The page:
I Saw the Devil (2010)

Jee-woon Kim, the director of Korea’s I Saw the Devil is a very talented individual.  His films are beautiful to look at, which is admirable considering he doesn’t make Oscar-bait films.  His A Tale of Two Sisters is one of the best ghost stories of the past 20 years, and The Good, the Bad, the Weird is a thrilling East-Western.  Looking forward to his critically-acclaimed I Saw the Devil was pretty much a no-brainer.

Oldboy's Min-sik Choi is up to no good

Oldboy's Min-sik Choi is up to no good

So why didn’t I enjoy it?

The problem lies in how little respect it shows for it’s female characters (as humans or as victims), while it uses them them ad-nauseum to hammer home it’s violent plot.  Make it known – that’s all that women are in this film:  victims.   While three (mostly two) men scheme, plot, and carry out acts of violence and vengeance – numerous women are threatened, beaten, assaulted, violated, humiliated, tortured, killed, and chopped into bits to be fed to dogs (or worse).  It permeates the film from first frame to last.

Lee's Soo-hyun gets the upper hand

Lee's Soo-hyun gets the upper hand


This is not to suggest that I Saw the Devil is misogynist.  It is no more anti-woman than any other slasher, James Bond movie, or serial-killer flick – a mish-mash of insanity that would be a good description of the Korean film itself.  Plus, men are tortured too.  This is a violent movie, no doubt about it.   TGTB&TW’s Byung-hun Lee stars as Soo-hyun – a badass mofo of a super-secret government agent, who’s pregnant fiancee is brutally murdered by a serial killer (played by Oldboy’s brilliant Min-sik Choi ) at the start of the film.  The dead girl’s father (the Police Chief) and Soo-hyun secretly join forces to avenge her murder, setting up a deadly between Super-Spy and Maniacal Killer.

A woman in peril!  What a (not) surprise!

A woman in peril! What a (not) surprise!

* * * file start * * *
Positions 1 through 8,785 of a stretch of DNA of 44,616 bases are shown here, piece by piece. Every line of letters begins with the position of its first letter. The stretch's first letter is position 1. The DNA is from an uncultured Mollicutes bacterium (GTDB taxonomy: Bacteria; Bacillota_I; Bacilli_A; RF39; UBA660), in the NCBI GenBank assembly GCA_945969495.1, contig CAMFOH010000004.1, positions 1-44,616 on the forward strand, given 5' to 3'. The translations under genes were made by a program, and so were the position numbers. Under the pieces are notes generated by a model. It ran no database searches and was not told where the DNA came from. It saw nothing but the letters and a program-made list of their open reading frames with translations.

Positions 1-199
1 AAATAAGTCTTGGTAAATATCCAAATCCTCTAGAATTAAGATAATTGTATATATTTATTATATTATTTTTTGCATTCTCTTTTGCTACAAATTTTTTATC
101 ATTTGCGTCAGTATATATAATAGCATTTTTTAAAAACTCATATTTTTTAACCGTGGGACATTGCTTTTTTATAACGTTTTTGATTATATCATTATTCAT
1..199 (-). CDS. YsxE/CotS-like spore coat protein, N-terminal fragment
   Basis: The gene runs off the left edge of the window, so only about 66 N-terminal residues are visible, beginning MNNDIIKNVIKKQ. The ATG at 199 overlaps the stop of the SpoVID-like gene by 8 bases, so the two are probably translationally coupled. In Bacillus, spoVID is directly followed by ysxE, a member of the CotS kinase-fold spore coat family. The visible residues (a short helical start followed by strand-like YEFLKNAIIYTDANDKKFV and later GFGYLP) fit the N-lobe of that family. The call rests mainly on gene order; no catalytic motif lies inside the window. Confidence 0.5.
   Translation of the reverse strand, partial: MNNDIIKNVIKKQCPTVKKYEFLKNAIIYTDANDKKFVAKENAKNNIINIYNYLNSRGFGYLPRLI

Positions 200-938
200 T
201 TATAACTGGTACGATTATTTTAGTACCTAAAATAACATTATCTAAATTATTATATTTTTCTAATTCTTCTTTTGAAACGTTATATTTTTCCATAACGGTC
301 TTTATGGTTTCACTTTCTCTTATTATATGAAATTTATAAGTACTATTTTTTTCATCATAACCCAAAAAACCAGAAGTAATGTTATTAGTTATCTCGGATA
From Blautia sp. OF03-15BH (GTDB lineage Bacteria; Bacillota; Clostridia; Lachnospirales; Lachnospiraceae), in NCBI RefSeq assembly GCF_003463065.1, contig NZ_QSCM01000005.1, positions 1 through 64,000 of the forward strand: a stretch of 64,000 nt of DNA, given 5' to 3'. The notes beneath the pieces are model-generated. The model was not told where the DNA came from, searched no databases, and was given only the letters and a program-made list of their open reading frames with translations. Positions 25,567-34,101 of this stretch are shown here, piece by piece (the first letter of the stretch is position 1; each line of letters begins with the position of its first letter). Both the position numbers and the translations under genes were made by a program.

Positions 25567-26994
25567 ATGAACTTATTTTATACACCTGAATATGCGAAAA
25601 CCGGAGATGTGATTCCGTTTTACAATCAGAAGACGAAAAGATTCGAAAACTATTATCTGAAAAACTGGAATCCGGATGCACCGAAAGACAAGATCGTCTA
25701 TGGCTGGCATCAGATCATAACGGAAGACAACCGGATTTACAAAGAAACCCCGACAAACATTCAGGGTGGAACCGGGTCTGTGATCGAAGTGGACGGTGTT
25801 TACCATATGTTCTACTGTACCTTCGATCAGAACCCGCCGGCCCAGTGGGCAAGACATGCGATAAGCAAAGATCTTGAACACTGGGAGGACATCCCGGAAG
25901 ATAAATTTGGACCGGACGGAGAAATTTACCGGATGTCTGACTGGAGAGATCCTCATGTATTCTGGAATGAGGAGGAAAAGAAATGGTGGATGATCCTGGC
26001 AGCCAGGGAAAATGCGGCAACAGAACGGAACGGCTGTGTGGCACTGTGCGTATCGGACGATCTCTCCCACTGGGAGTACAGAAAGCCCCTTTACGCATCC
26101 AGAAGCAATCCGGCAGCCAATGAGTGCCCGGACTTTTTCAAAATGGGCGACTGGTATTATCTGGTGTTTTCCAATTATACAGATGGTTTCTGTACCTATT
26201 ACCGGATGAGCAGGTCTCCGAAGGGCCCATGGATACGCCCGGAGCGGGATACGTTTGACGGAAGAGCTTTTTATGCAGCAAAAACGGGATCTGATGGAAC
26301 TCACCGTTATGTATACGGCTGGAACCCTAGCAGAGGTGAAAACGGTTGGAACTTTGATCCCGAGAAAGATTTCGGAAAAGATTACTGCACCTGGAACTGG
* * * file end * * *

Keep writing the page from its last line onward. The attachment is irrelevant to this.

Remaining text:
The cat-and-mouse game between the two is what redeems the film.  Both men’s performances ramp up here, growing beyond the cliche nonsense which each began with.  It’s a nice bit of revenge fantasy this, as hunter Soo-hyun plays with his Killer-cum-victim by playing a vicious game of catch-and-release.  It helps to alleviate the aggressive nastiness – and even add a bit of humor into the story.  While I appreciate many of the films in which an avenger crosses over to the Dark Side, sadly it never felt real for me with I Saw the Devil, primarily because Soo-hyun is such a badass.  As a sexy, Bourne-like super-spy – he’s an over-the-top, unstoppable killing machine.  Perhaps I’ve been too brain-washed by popular American action pictures  – but I never took his fight with the Demon-Within seriously, which is key to enjoying this film.

Without the belief that Soo-hyun is fighting turning into a crazy killer himself, all of the realism and violence of the preceding hour-plus rung hollow for me.  If I’m going to suffer through hours of violence against women, i at least want to trust that Jason Bourne is gonna go apeshit and avenge us – without having to worry if he’ll be all emo about his deeds afterward.  Had I Saw the Devil chosen which it wanted to be – a thoughtful discourse of violence or a Spy-Revenge fantasy – I would have been able to recommend it more.  Without that it left me wanting less – and more.

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Don't let the day job fool you, this computer consultant knows the Ooky Spooky. De7en was weaned by Jaws, suffered through puberty with Carrie, and tore into adulthood hand-in-glove with Freddy. From foreign frights and classic cuts to gallons of gore and more extreme fare, De7en is always ready to dig into something fresh.